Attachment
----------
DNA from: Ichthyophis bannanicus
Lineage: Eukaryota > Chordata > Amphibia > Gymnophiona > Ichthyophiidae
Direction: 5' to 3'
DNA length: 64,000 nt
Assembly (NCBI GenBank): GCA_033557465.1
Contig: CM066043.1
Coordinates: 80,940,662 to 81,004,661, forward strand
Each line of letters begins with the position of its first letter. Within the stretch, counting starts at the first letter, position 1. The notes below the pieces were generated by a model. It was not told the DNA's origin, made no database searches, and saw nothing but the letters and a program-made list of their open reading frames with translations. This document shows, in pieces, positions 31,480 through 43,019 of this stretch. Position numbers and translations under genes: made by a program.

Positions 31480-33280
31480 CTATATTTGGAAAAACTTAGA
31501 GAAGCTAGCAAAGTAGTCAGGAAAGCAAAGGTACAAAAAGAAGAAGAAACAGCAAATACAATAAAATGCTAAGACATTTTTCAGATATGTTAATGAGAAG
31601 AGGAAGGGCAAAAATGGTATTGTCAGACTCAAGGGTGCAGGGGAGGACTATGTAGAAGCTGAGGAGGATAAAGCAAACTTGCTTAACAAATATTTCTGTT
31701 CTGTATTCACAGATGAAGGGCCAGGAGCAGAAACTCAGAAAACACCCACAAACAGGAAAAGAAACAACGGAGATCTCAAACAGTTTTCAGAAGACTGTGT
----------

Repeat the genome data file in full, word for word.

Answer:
DNA from: Ichthyophis bannanicus
Lineage: Eukaryota > Chordata > Amphibia > Gymnophiona > Ichthyophiidae
Direction: 5' to 3'
DNA length: 64,000 nt
Assembly (NCBI GenBank): GCA_033557465.1
Contig: CM066043.1
Coordinates: 80,940,662 to 81,004,661, forward strand
Each line of letters begins with the position of its first letter. Within the stretch, counting starts at the first letter, position 1. The notes below the pieces were generated by a model. It was not told the DNA's origin, made no database searches, and saw nothing but the letters and a program-made list of their open reading frames with translations. This document shows, in pieces, positions 31,480 through 43,019 of this stretch. Position numbers and translations under genes: made by a program.

Positions 31480-33280
31480 CTATATTTGGAAAAACTTAGA
31501 GAAGCTAGCAAAGTAGTCAGGAAAGCAAAGGTACAAAAAGAAGAAGAAACAGCAAATACAATAAAATGCTAAGACATTTTTCAGATATGTTAATGAGAAG
31601 AGGAAGGGCAAAAATGGTATTGTCAGACTCAAGGGTGCAGGGGAGGACTATGTAGAAGCTGAGGAGGATAAAGCAAACTTGCTTAACAAATATTTCTGTT
31701 CTGTATTCACAGATGAAGGGCCAGGAGCAGAAACTCAGAAAACACCCACAAACAGGAAAAGAAACAACGGAGATCTCAAACAGTTTTCAGAAGACTGTGT